Maredsous Abbey

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Maredsous Abbey is a Benedictine monastery at Denée near Namur in Belgium. It is a member of the Annunciation Congregation of the Benedictine Confederation.


It was founded on 15 November 1872 by Beuron Abbey in Germany, the founder of many religious houses, at the instigation of Hildebrand de Hemptinne, a Belgian monk at Beuron and later abbot of Maredsous.

The foundation was supported financially by the Desclée family, who paid for the design and construction of the spectacular buildings, which are the masterwork of the architect Jean-Baptiste de Béthune (1831–1894), leader of the neo-gothic style in Belgium. The overall plan is based on the 13th century Cistercian abbey of Villers at Villers-la-Ville in Walloon Brabant. The frescos however were undertaken by the art school of the mother-house at Beuron, much against the will of Béthune and Desclée, who dismissed the Beuron style as "Assyrian-Bavarian". Construction was finished in 1892.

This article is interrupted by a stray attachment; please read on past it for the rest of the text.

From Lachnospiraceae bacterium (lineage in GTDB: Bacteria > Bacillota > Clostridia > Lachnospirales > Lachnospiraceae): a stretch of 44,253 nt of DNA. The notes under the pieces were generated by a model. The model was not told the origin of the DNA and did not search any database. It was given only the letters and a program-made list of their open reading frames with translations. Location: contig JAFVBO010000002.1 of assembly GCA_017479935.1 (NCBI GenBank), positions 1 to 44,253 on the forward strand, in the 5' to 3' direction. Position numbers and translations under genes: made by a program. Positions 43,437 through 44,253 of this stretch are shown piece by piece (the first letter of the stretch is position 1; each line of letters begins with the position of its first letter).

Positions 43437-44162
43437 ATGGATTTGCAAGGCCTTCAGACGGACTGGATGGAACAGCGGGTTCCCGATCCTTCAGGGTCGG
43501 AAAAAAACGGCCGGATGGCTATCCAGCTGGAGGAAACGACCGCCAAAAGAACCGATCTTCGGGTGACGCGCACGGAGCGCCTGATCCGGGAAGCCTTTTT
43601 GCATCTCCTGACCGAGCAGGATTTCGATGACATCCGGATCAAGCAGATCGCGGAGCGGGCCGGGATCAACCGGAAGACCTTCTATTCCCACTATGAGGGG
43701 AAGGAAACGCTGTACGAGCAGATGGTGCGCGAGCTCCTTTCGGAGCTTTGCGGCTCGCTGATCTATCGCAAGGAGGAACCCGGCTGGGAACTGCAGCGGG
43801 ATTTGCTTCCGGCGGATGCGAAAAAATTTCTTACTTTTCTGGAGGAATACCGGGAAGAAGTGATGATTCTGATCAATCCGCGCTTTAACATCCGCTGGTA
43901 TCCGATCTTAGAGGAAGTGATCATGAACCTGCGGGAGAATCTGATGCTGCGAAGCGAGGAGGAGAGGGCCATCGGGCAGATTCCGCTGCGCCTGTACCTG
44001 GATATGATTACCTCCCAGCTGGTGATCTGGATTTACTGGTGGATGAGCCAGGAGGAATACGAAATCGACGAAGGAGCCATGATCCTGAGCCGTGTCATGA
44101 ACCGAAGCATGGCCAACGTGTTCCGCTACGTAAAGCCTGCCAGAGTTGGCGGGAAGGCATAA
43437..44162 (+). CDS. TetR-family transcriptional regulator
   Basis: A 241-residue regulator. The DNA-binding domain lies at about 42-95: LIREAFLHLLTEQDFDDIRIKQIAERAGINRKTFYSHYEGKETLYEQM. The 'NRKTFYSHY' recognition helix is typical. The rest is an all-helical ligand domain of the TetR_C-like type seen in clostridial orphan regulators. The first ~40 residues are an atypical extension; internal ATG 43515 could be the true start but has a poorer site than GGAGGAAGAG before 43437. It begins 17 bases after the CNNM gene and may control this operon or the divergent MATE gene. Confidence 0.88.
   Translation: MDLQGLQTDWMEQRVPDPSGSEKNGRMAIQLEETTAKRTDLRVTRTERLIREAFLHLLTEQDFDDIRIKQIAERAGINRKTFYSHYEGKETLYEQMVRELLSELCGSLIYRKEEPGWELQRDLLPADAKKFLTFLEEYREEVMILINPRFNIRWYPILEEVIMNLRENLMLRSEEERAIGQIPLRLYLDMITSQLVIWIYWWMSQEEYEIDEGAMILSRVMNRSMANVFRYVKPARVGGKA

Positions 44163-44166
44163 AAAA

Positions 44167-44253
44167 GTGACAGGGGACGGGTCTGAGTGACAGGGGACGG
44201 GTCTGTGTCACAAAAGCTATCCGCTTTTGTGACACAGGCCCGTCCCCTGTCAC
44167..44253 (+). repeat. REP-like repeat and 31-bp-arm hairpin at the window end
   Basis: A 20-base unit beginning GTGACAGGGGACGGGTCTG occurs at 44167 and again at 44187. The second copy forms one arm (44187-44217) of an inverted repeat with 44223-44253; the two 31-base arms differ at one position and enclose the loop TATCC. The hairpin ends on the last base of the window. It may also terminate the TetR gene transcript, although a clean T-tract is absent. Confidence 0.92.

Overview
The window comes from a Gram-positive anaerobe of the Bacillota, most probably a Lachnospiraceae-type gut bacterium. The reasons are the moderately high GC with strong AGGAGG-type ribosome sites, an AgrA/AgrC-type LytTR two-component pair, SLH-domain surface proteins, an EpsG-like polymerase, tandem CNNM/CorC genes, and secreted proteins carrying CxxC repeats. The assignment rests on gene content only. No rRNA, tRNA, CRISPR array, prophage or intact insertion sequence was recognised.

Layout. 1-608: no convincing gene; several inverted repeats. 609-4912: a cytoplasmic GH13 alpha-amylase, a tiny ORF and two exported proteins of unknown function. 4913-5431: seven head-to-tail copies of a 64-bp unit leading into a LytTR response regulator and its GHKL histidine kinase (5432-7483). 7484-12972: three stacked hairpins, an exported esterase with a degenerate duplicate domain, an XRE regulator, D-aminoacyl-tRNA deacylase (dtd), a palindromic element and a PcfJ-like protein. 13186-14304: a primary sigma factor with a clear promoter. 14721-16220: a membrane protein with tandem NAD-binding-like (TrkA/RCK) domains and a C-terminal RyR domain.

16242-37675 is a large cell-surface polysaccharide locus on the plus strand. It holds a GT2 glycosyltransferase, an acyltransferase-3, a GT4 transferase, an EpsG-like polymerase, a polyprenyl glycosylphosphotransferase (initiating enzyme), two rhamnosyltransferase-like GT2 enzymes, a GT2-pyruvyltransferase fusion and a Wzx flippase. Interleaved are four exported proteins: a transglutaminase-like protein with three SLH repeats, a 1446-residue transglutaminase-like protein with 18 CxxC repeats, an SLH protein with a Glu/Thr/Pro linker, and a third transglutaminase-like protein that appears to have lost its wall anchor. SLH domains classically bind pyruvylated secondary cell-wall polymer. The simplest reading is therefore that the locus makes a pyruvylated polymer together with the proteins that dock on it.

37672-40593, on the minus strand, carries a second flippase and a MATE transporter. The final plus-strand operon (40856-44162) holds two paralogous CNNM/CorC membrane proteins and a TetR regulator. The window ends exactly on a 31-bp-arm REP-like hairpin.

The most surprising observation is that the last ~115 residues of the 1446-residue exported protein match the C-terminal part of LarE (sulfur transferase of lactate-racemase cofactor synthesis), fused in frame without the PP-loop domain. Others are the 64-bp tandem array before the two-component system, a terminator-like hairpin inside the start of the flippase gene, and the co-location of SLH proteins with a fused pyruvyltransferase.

Maredsous has either founded, or has been instrumental in the foundation of, a number of other Benedictine houses: St Anselm in Rome (1893); abbeys in Brazil (1895); St-Andries in Zevenkerken, Bruges (1899); Keizersberg Abbey in Leuven (1899); Glenstal Abbey in Ireland (1927); Gihindamuyaga in Rwanda (1958); Quévy Abbey in Hainaut (1969).

School of art

The idea of an art school, inspired by that at the mother house, led to the foundation of the School of Applied Arts and Crafts,...
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